How to ensure all data are put to good use
In some situations, trials can be made more efficient by choosing a shorter duration or sampling outcomes from a subset of available participants. But sometimes increased numbers are without added burden—for example, where data are routinely collected—or it may be counterintuitive to sample observations if the expense or logistics of setting up the intervention is high.
In these situations full knowledge of the point of diminishing returns could enable prespecified subgroup effects to be fully powered or the trial could be designed with more than one primary outcome with the necessary multiplicity adjustments. Information from observations above the point of material contribution could be redirected to other analyses. Knowledge of these diminishing returns might be helpful at the interim analysis stage, especially if the trial poses burden or risk to participants.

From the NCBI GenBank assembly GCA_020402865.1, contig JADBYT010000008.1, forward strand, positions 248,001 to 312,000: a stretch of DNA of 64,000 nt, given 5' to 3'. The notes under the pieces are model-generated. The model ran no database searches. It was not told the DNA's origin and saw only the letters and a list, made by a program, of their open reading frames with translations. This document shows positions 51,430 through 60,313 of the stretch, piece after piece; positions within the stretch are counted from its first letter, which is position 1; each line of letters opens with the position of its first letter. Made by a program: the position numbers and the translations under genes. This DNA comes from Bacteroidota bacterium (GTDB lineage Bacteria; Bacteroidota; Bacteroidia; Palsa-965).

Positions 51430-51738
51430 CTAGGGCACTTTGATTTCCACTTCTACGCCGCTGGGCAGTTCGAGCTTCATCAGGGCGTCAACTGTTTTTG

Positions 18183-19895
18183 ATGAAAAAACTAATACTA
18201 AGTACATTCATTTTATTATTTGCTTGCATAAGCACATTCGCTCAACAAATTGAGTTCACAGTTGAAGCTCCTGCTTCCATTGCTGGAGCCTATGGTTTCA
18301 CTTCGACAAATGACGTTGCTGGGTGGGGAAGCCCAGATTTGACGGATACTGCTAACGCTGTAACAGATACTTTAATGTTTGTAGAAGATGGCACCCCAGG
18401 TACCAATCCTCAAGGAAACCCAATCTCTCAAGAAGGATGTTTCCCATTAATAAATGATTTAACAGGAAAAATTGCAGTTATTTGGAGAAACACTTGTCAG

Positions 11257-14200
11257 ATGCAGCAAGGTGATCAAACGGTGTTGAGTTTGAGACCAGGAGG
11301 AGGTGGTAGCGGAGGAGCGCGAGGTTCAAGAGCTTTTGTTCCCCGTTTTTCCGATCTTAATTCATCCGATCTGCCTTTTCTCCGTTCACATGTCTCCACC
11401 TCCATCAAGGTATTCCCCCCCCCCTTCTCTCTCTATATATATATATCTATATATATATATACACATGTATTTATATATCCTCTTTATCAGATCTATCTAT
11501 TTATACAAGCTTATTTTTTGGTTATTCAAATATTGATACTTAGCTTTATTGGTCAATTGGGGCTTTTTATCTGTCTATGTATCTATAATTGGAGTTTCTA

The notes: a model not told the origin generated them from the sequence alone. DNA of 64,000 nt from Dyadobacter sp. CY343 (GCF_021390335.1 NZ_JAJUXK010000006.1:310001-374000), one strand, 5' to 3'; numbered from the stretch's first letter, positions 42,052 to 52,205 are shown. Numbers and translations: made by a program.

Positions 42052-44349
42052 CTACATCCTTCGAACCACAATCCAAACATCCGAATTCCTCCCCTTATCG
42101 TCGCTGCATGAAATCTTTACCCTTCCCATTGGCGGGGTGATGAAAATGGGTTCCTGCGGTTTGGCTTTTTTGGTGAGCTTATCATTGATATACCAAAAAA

Other practical considerations
Another important consideration is that the point of diminishing returns depends on the ICC, which may not be reliably estimated at the design stage. Obtaining a good point estimate of the ICC is often difficult, but generic information of the type of outcome (clinical or process) and the size of the cluster can help.1314 When the outcomes are from routinely collected data, good point estimates of the ICC can sometimes be obtained in advance of the trial. In the Group B streptococcus trial, if the ICC was higher than 0.03, cluster sizes greater than 85 would risk making negligible contributions; if it were lower, then larger cluster sizes might have added information.
In addition to considering power and precision at the planning stage, appropriate consideration should be given to whether the number of clusters, if small, is adequate to enable the appropriate analysis models to be fitted and to ensure that the trial does not risk the possibility of a chance imbalance.15